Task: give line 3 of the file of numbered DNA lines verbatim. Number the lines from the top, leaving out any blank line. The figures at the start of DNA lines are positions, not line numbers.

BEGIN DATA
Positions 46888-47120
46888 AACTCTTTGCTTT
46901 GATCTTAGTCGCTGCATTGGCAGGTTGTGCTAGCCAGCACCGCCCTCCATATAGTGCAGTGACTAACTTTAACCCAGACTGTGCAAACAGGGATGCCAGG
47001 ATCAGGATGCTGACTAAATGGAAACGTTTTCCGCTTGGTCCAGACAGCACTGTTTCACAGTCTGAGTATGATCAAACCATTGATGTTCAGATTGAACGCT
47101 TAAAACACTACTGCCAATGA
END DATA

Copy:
46901 GATCTTAGTCGCTGCATTGGCAGGTTGTGCTAGCCAGCACCGCCCTCCATATAGTGCAGTGACTAACTTTAACCCAGACTGTGCAAACAGGGATGCCAGG